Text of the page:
Sustainable seafood is a term that gets thrown around a lot, but it’s something that I’ve never fully understood.
As an avid consumer of seafood, I want to do my part in protecting our oceans and their wildlife. When I see things on labels like “pole caught,” it sounds good, but, to be honest, I never know how it truly relates to sustainability.
For a long time I thought that “wild” labels meant good for the environment and “farm-raised” meant bad. Unfortunately, like many things in life, the answer isn’t always that clear.
There are many wild caught fishing methods that are downright cruel and incredibly destructive to ecosystems and fish populations. On the flip side, farm-raised fish has its share of problems, but if done in a eco-friendly way it can actually be a good alternative to depleting wild fish populations.
To add to my confusion, the particular types of seafood that can be defined as sustainable vary according to species and the location in which you are purchasing them. It all left me with a lot of questions about how to buy seafood with the least environmental impact.
Thankfully, I found some answers during a trip the the Monterey Bay Aquarium over the summer. I was visiting the area as part of a strawberry farm tour with the California Strawberry Commission and had an opportunity to stop by while I was in town.
Aside from having beautiful, awe-inspiring exhibits, the aquarium is doing a lot of work in making sustainable seafood choices less confusing for the average consumer. While I was there, I found some great pocket seafood buying guides based on different regions of the country. I also learned that the aquarium has created a helpful app called Seafood Watch.
Simply search for the kind of seafood you are looking to purchase and it will display the best choices for sustainability. While the best option might not always be available at your local supermarket, at least you can avoid truly harmful ones or try to find a better alternative choice. You can download the app here.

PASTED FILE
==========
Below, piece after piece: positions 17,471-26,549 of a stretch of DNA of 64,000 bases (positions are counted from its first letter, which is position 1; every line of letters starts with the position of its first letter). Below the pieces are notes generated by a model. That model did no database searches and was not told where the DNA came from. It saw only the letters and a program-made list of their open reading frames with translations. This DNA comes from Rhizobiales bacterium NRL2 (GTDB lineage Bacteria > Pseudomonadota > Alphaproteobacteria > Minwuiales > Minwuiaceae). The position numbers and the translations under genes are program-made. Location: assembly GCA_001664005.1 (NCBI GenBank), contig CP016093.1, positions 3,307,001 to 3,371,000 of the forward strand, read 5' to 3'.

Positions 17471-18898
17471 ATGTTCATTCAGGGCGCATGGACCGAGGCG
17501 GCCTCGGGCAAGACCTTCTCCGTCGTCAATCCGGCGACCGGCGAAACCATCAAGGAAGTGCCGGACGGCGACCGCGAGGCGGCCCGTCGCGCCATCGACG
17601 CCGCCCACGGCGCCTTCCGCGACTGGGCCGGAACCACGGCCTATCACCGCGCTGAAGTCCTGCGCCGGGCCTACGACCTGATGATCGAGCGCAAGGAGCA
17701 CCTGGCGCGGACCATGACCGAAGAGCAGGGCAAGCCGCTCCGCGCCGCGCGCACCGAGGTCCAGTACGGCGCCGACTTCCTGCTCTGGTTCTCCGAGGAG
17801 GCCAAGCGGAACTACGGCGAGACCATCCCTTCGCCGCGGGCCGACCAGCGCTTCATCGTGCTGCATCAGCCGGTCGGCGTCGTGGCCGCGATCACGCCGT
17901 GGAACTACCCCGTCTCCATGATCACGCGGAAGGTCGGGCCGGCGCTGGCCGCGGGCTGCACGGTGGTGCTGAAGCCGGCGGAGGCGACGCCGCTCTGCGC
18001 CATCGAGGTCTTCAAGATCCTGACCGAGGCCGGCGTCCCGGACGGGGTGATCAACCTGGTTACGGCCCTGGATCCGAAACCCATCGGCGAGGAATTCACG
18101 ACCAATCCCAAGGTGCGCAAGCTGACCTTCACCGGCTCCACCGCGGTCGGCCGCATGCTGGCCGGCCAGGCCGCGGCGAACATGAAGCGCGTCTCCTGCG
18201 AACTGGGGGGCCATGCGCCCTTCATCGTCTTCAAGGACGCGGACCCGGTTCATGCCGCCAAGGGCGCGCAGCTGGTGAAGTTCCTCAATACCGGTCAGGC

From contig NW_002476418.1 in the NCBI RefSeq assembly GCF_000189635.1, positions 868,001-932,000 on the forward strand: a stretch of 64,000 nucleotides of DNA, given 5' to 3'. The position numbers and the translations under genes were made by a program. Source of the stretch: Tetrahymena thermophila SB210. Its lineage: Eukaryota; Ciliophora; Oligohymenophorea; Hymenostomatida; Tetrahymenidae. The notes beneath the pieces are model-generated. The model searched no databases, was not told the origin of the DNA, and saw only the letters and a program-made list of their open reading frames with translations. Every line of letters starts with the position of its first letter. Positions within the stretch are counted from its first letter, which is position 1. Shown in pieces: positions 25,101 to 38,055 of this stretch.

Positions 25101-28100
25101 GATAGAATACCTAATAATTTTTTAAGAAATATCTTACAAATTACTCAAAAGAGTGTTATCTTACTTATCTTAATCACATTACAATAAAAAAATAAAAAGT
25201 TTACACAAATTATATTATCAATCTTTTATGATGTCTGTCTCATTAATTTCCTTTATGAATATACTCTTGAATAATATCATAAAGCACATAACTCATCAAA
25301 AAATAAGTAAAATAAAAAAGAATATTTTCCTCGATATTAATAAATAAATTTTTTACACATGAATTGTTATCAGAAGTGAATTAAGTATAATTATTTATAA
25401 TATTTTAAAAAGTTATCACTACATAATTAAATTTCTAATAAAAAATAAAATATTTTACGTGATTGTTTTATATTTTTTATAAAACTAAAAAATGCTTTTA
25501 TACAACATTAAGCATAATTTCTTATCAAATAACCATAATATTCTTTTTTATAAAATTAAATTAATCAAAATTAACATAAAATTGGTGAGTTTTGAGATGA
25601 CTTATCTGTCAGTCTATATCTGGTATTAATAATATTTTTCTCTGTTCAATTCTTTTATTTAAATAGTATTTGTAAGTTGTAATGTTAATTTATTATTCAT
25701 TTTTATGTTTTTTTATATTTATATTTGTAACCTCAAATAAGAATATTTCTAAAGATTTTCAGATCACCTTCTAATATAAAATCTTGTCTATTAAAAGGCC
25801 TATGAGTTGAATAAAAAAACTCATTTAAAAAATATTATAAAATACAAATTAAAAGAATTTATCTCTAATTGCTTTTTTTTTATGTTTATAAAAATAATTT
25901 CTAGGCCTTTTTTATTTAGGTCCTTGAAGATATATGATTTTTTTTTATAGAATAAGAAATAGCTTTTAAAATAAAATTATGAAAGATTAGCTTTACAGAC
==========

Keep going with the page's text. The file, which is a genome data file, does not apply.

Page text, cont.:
Seafood Watch helped me locate some sustainable cod, a fish that has historically been decimated by overfishing, for this Thai-style Lemongrass Poached Cod recipe.
Japanese sweet potatoes provide a hearty base to this dish while adding some sweetness to the flavor profile. To avoid having the potatoes turn brown from oxidation, soak them in some cold water immediately after slicing them into thin rounds.
Cut a stalk of lemongrass into 3 inch pieces and give it a good pounding with a mallet or the back of a knife to break the fibers and release more of the flavor.
Heat a tablespoon of coconut oil in a large pot or high-walled saucepan over medium-high heat. Saute some red onion and thai chile pepper for a few minutes, then add minced garlic and ginger and cook until fragrant.
Drain the potatoes and add them to the pot along with 4 cups of seafood stock, the lemongrass, fish sauce, lime zest, and cilantro. Bring everything to a low simmer, cover, and cook until the potatoes are just fork tender, about 12-15 minutes.
Pour a can of coconut milk and the juice from one lime into the pot and bring it back to a gentle simmer. Carefully slip in the cod fillets, nestling them to make sure they are fully submerged. Cover the pot and cook until the internal temperature of the filets reaches 135°F. This could take anywhere from 5-10 minutes depending on the thickness of your filets; just try to avoid overcooking them.
Remove the cod and sweet potatoes with a slotted spoon and divide them into shallow bowls. Season the broth with salt and pepper to taste, then ladle it into the bowls. Garnish with more cilantro and lime wedges. Enjoy!
- 1 medium red onion, diced
- 1 Thai chile, diced
- 3 garlic cloves, minced
- 1 inch knob of ginger, peeled and minced
- 2 pounds Japanese sweet potato, peeled and sliced into 1/4 inch rounds
- 4 cups seafood stock (or chicken stock)
- 2 teaspoons fish sauce
- 1 stalk lemongrass, cut into 3 inch sections and lightly pounded
- 1/2 cup cilantro, plus more for garnish
- zest and juice from one lime
- 1 14.5 ounce can of coconut milk
- sea salt and black pepper to taste
- Heat the coconut oil in a large, high-walled sauce pan or dutch oven over medium-high heat. Add the onion and pepper and sauté until tender, about 4-5 minutes.
- Add the garlic and ginger and saute until fragrant, about 30 seconds.
- Add the sweet potatoes, seafood stock, lemongrass, cilantro, and lime zest. Bring to a simmer, cover, and cook until the potatoes are just tender, about 10-12 minutes.
- Pour in the coconut milk and lime juice and return the pot to a gentle simmer. Season the cod filets with salt and pepper, then nestle them in the liquid so they are fully submerged. Cover and cook until the cod is opaque and flakes easily, about 5-7 minutes.
- Remove the cod and sweet potatoes with a slotted spoon and divided into shallow bowls. Season the broth with salt and pepper to taste, then ladle it into the bowls. Garnish with fresh cilantro and lime wedges.